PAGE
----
Trekaroo I Love You Too!

I got named Review of the Day (for a Pittsburgh location, no less...fams will be proud)!

I stumbled across this great up-and-coming website the other day and got hooked. If Yelp and CitySearch got together and had a baby Trekaroo would be it. It's Yelp-Search for parents! What's not to like about that? I love Yelp, don't get my wrong, but this new site is where it's gonna be for the traveling moms and dads of the world. It's got a great, easily navigated website, and a boat load of great Yelp-like features (ratings, comments, photos, votes). Once they add the restaurant guide there's not going to be a parent activity/travel site that can touch it.


Mancala Love

I remember playing Mancala in middle school. We made a board out of egg cartons, and I fell in love. It was simple, yet addictive. Then after burning out on it, I totally forgot about it. While recently shopping for last minute Easter gifts, you guessed it...I saw it! You can buy Mancala boards made from all sorts of materials, but I bought a simple one from the Toys R Us' exclusive line that was made from bamboo (a sustainable resource). It's actually pretty nice, and entertaining me once again.

Hubs and I come from a long line of board game lovers so it was no surprise that Math was quite taken with the game. He and I were playing today (for the millionth time). He's getting good...so good he beat the pants off me twice! Maybe we should move on to chess soon?


Pasta Pomodoro and Pinkberry

Yesterday (and Saturday, too) we had dinner at Santana Row followed by Pinkberry. We were actually there only for the Pinkberry, but it seemed wrong somehow to spend all that time finding parking just for yogurt.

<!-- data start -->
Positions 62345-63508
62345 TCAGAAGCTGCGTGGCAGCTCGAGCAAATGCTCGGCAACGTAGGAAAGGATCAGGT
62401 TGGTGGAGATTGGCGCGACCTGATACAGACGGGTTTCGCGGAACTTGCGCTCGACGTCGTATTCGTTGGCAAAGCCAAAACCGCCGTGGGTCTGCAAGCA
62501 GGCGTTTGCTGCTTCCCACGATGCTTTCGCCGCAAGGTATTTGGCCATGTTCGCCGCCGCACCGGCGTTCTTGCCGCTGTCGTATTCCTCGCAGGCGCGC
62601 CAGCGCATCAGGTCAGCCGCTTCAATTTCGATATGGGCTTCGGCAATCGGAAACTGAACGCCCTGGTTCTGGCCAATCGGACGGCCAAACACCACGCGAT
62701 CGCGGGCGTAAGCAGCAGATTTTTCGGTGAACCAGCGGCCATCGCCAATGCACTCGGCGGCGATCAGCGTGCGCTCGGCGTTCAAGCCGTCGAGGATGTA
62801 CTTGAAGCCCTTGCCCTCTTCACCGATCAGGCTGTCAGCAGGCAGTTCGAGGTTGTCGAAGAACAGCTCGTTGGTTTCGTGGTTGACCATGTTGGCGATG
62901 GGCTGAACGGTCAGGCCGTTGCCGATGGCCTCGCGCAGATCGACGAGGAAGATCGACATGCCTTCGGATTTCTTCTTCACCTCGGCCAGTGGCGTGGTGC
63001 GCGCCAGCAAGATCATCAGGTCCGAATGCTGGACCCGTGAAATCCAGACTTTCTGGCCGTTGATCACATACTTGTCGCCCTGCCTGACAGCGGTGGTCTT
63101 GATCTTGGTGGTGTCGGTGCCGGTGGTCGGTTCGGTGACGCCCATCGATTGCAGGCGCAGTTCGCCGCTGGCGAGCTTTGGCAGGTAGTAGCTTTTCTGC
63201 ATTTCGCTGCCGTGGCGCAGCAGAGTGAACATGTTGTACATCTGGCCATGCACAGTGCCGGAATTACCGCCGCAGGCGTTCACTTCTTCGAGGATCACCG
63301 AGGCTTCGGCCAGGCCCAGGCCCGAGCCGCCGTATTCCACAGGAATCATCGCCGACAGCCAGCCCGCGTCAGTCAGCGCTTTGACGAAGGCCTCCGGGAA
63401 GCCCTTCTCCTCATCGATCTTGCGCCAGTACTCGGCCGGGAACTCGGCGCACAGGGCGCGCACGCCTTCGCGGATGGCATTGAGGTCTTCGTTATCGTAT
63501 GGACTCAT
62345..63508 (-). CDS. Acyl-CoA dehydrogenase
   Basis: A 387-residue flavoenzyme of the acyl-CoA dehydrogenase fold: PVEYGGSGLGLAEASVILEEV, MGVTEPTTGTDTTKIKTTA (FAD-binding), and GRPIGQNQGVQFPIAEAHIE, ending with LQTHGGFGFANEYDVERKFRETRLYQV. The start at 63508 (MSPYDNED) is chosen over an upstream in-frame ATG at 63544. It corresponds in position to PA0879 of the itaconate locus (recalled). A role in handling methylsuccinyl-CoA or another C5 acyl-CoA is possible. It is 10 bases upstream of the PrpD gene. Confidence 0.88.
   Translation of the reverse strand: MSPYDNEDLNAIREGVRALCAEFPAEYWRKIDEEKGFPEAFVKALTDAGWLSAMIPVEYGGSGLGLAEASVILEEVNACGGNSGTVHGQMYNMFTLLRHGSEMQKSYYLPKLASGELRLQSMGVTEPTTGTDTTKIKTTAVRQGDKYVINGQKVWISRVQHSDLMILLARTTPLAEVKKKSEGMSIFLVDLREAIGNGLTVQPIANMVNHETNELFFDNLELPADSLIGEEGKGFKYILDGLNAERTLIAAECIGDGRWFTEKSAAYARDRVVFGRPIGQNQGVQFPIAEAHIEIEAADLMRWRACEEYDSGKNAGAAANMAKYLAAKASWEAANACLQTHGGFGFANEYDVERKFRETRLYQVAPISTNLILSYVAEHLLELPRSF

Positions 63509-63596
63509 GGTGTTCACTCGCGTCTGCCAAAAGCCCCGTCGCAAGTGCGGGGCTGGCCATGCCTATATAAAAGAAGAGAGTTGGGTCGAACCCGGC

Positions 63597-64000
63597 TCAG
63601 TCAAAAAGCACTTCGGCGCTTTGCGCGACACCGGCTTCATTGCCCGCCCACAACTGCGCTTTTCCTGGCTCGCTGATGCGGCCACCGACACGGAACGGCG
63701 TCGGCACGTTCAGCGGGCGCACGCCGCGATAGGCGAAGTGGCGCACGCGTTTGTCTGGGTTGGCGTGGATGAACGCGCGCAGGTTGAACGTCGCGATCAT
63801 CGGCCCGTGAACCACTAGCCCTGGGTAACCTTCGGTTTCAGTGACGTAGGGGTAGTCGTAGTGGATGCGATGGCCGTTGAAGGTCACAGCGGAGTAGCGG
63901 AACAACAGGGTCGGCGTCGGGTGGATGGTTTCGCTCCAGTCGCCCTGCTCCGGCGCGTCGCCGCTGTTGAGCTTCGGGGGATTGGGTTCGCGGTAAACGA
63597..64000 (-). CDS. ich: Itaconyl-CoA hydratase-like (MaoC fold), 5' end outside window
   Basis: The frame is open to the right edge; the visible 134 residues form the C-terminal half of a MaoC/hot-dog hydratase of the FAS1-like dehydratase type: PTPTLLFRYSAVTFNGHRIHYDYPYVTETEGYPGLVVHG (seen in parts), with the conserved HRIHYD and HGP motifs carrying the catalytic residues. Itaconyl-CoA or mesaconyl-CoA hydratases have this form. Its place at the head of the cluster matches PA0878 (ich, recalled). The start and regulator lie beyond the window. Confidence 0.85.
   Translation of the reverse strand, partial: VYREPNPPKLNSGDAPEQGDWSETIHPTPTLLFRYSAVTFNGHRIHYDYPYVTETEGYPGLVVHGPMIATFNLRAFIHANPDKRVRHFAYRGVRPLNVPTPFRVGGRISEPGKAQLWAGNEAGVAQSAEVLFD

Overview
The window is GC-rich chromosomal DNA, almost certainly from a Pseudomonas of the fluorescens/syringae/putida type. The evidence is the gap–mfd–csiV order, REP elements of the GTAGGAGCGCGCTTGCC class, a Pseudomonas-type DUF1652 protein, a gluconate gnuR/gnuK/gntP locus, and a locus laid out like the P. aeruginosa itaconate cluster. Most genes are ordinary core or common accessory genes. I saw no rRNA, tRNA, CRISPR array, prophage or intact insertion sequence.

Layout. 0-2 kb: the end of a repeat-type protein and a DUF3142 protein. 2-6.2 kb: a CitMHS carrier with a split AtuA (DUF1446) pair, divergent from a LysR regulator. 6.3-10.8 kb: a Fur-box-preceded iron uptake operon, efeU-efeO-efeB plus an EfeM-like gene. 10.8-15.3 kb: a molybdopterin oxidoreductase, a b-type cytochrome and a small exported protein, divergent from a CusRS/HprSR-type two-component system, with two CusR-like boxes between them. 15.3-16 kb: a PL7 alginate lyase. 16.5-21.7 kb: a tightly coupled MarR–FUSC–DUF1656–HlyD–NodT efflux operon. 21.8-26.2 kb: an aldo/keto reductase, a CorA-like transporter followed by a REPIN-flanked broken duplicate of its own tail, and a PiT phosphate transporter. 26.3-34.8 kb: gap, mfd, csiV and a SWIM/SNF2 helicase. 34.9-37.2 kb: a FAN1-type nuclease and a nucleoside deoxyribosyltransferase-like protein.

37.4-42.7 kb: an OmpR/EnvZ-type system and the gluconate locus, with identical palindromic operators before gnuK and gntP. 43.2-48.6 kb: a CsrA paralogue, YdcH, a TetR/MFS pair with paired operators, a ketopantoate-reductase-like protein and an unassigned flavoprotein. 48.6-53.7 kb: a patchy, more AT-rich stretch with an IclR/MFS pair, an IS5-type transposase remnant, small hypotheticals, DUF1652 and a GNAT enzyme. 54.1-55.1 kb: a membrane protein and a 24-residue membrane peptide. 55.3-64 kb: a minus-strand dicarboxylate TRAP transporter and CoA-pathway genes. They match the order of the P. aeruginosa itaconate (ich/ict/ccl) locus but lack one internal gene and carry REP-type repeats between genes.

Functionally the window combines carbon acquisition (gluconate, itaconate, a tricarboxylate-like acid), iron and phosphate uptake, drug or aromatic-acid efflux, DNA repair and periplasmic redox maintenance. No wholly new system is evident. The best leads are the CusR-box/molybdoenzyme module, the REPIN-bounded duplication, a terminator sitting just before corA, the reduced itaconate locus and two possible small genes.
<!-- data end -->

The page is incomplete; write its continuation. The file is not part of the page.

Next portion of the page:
Pasta Pomodoro is our idea of fast food. We don't really like chains as a general rule, but there are a few local chains that we enjoy when we're looking for family friendly, yummy, and inexpensive. Pasta Pomodoro is great before a concert, for lunch, or just an impromptu dinner out. We've been to just about every location in the Bay Area, and the food is consistent, the waitstaff efficient, and the locations convenient. I really enjoy their salad and soup. Matthew likes the spaghetti and lasagna (he wants to be Garfield when he grows up), and The Hubs likes the portobella pasta.

After that we jaunted over to Pinkberry aka Crackberry. Pinkberry opened about 3 months ago at Santana Row. You know you're in the right spot when you run into a line trailing out to the street. Pinkberry is the hottest craze since pogs, but likely has enough staying power to last. I'm loving the new Pomegranate flavor and the chocolate shavings! Taste-wise I think it's almost as good as Fraîche, but Fraîche gets the extra thumbs up for being organic and having indoor seating.

Speaking of yogurt, my sister in law just started her own yogurt blog. Check it out here! She's also the creator of my new photo watermarks. Cute, no?


The One Eyed Monster

This the name my mother had dubbed the television during my youth. When I was an adolescent she relegated "One Eyed Monster" to something else entirely, but we won't get into that.

The Hubs and I both grew up with limited to no TV for a period of our lives. My Hubs grew up in the Oregon wilderness so there literally was no cable to speak of, and I grew up in Europe for several years where all programming was in German. Don't get me wrong...we LOVE television. We love movies, and sitcoms, and even a few of the dreaded reality shows. But now that I have children of my own, the monster of my youth has returned. It sucks my sons in and glazes over their eyes over in just a few short minutes with banal gibberish and flashes of color.

To counteract the addiction we've taken steps to reduce the lure. We bought a TiVo about 5 years ago...that cut down a lot on advertisements. We got an AppleTV about two years ago, that made it easier to limit shows to educational programs and movies. We cut our cable about 6 months ago, and so far we'd seen a greater reduction in the amount of tube time all of us are exposed to. I bought volumes of Fraggle Rock and Scooby-Doo and Wallace and Gromit in a nostalgic attempt to recreate the programming of yesteryear.